From trail skiing to open hill downhill skiing and our first downhill run, “Joe Morin’s Slalom Hill”
I should have written this before posting this about the first tow from the 1940s, apologies for the jump in the timeline.
The early history of Camp Fortune is a shared history with the Ottawa Ski Club. The Ottawa Ski Club was founded in 1910. In the early days the club based many activities in Rockcliffe Park. Ski jumping and trail skiing were popular. In the 1920s the club acquired Mr. Fortune’s woodsman’s camp and that’s when skiing at Camp Fortune gained popularity. Ottawa skiers had found a skiing paradise in the hills of Camp Fortune and what would become the Gatineau Park.
The style of skiing for the first decade or so of our history was trail skiing, often over long distances. There was an extensive network of trails which was relatively complete by 1930. “This type of trail-skiing meant freedom from urban strain and confinement. The ever-changing beauty of the winter landscape though which the trail was winding charmed away dull care, reinvigoration mind and body and prepared the individual for the daily grind of the coming week.” Herbert Marshall, former vice president and president of The Ottawa Ski Club. This decade is a fascinating part of our history but I suspect our current readers are more interested in our downhill roots.
In the 1930s ski trends started to change and downhill and slalom racing skiing gained popularity. Interesting to note the shift from trail skiing to downhill skiing also coincided with changes in transportation. Automobiles and busses gained popularity and winter roads were staring to open into Chelsea and Camp Fortune.
Slalom racing needed more than a ski trail and “Joe Morin Slalom Hill” was opened in 1932. Skiing in the region changed dramatically.
Present day downhill enthusiasts owe a great deal of gratitude to Captain Joe Morin, fondly known as “Old Man Joe,” a prominent member of the Ottawa Ski Club executive until 1932. Joe Morin Slalom, now know as “Slalom” has always been one of Camp Fortune’s most popular runs.
For the next 8 years skiers would climb up Joe Morin Slalom Hill for the rush of the downhill. The first slalom race was held in February 1933!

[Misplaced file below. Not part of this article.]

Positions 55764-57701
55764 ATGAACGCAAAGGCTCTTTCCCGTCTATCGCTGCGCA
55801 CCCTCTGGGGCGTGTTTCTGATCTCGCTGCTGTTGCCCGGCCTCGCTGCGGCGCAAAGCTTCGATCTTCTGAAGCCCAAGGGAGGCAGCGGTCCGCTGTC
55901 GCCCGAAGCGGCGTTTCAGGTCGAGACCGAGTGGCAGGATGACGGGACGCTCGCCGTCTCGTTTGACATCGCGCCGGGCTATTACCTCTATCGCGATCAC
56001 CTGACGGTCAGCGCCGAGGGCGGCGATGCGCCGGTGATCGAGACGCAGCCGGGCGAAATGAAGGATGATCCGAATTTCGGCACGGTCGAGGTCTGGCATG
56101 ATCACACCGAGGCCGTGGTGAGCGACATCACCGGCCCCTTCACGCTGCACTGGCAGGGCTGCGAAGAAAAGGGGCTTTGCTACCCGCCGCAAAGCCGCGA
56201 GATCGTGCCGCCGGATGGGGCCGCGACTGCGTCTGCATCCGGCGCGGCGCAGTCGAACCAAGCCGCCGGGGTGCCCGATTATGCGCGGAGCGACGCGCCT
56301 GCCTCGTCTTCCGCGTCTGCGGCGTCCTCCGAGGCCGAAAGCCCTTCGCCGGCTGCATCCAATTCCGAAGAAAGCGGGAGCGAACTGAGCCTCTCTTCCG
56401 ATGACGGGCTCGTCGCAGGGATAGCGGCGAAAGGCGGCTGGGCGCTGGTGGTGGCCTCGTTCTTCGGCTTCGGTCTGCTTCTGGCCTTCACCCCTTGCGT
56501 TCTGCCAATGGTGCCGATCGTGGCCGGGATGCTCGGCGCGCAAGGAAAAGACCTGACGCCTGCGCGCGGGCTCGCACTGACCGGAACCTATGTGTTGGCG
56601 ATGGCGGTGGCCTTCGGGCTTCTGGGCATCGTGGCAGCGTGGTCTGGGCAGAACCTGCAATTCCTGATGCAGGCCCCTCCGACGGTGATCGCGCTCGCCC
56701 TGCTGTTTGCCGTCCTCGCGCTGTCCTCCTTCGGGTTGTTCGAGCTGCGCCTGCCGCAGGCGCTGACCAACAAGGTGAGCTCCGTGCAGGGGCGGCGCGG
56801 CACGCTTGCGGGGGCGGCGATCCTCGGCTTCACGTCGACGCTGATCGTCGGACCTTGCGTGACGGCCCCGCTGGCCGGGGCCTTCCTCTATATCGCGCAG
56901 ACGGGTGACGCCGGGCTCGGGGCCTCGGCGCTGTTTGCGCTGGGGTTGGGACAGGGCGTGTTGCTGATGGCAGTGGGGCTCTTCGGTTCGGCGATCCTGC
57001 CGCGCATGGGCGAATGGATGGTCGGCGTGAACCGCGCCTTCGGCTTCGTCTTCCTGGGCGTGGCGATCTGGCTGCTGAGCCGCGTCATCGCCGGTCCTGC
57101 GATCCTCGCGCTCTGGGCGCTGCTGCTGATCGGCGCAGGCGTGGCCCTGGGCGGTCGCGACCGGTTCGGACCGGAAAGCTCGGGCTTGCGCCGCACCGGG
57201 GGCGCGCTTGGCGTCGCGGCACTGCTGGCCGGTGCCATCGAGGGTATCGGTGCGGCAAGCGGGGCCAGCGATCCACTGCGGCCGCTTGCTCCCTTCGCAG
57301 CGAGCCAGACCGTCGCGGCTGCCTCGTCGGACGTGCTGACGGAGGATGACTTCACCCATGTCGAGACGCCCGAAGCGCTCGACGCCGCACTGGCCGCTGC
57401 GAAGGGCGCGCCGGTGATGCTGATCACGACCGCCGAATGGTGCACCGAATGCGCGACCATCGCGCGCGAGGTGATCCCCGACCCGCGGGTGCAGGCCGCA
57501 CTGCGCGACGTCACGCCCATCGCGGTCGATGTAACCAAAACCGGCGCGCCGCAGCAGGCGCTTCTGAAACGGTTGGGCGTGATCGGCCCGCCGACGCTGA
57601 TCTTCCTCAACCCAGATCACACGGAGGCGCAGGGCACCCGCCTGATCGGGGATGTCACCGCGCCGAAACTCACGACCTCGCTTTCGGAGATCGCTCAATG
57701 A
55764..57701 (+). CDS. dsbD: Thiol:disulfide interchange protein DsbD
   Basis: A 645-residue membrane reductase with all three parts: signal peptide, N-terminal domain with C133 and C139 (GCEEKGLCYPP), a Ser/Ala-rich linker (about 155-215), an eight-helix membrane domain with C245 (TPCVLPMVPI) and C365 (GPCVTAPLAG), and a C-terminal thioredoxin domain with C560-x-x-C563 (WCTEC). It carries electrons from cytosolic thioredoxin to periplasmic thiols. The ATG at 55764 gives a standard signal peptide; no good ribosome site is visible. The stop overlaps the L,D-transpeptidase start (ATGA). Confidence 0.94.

Here are some reviews of “Joe Morin’s Slalom” as published in the Ottawa Ski Club Newsletter January 26 1933:
The Slalom Hill. A discreet inquiry among the people who know what hills are or should be, has been made about Joe Morin’s parting gift: The Big Cut or the Slalom Hill–and the following expressions of opinion have been recorded. Some, as will be seen, are encouraging; others not quite so much.
Miss Diana Kingsmill (now Mrs. Gordon Lennox, who took the hill on the eve of her wedding):
“Too steep? Not a bit, and it is quite wide enough; in fact a bit on the wide side, if anything. Should be the making of a lot of good skiers. Congratulate Joe for me.”
Louis Grimes: “Call that a Slalom Hill! Why it is more like a sky-scraper.
Make it sixteen times as wide and cut the angle by half, and then maybe you will have something. As it is, no amount of leather on the seat of your trousers will help you, because you won’t even have a chance to slide. It is a sheer drop.”(Losing your pep, Lou, eh, what?).
Hike Lambart: “The scenery is gorgeous. Oh, the hill? I was not paying so much attention to it as I went down, just the scenery.”
Sigurd Lockeberg: “Might do for a jumping hill if it was not so dashed crooked, but a Slalom, nix!” Hubert Douglas: “They had better get used to it,
good or bad, because it will be in the Dominion race course. Of course, I am not racing this year.”
Bryce Grayson Bell: “Much too steep and much to narrow. Turning posts will have to he put so close to each other that there won’t be a chance to turn.” Dr. Wilkes: ” I slalomed down by jump turns, counting my jumps as I went but stopped at 250 because I got mixed and a bit dizzy. The rest of my party crawled down on’ their tummies, as they wanted to enjoy the scenery which, I am told, is very fine.”
Here is a poem to Slalom Hill by Arthur S. Bourinot
Fast forward to March of 1940 and the installation of the Cadillac powered rope tow on Joe Morin Slalom. Slalom was so popular that is was widened in 1945 by the Night Riders, more about them later, but the demand for downhill open hill skiing was so great two new hills were also cleared that year. The “Morning After” and “Malcolm MacDonald” (present day MacDonald). We are still trying to locate “Morning After” on a map and suspect it had another name.
Not all were enthusiastic about the developments and changes to ski styles and the installation and ensuing popularity and demand for tows.
Ottawa Ski Club President of 27 years, Mr. C.E. Mortureux, published this strongly worded criticism of ski tows in the 1945-46 Ottawa Ski Club year book.
An epidemic of ski tows, spreading from the heavily infected center of the North of Montreal district, was predicted in an article by the Editor in this issue. The epidemic is here now. It has broken out in a most virulent form since the article was written, and as there is no antidote for it, all we can do is to express the hope that our members will escape the contagion. As I pen these lines, John Clifford is struggling to put up a ski tow near Mort’s hill, across the creek from the Camp Fortune Lodge; John Pringle Taylor is building one on Dome Hill at Ironside, and both should be running full blast in short order, possibly when you receive this publication. There is persistent talk of another one going up on Traveler’s hill, and Elmer Cassel, the Major-Domo of the Pink Lake Lodge, is agitating to have one on the Pink Lake grounds. We are entering a ski-tow age. Decidedly a sign of the degeneracy of the times, and not to be commended. However, if these contrivances fail to attract patrons, the operators will have plenty of rope to hang themselves with.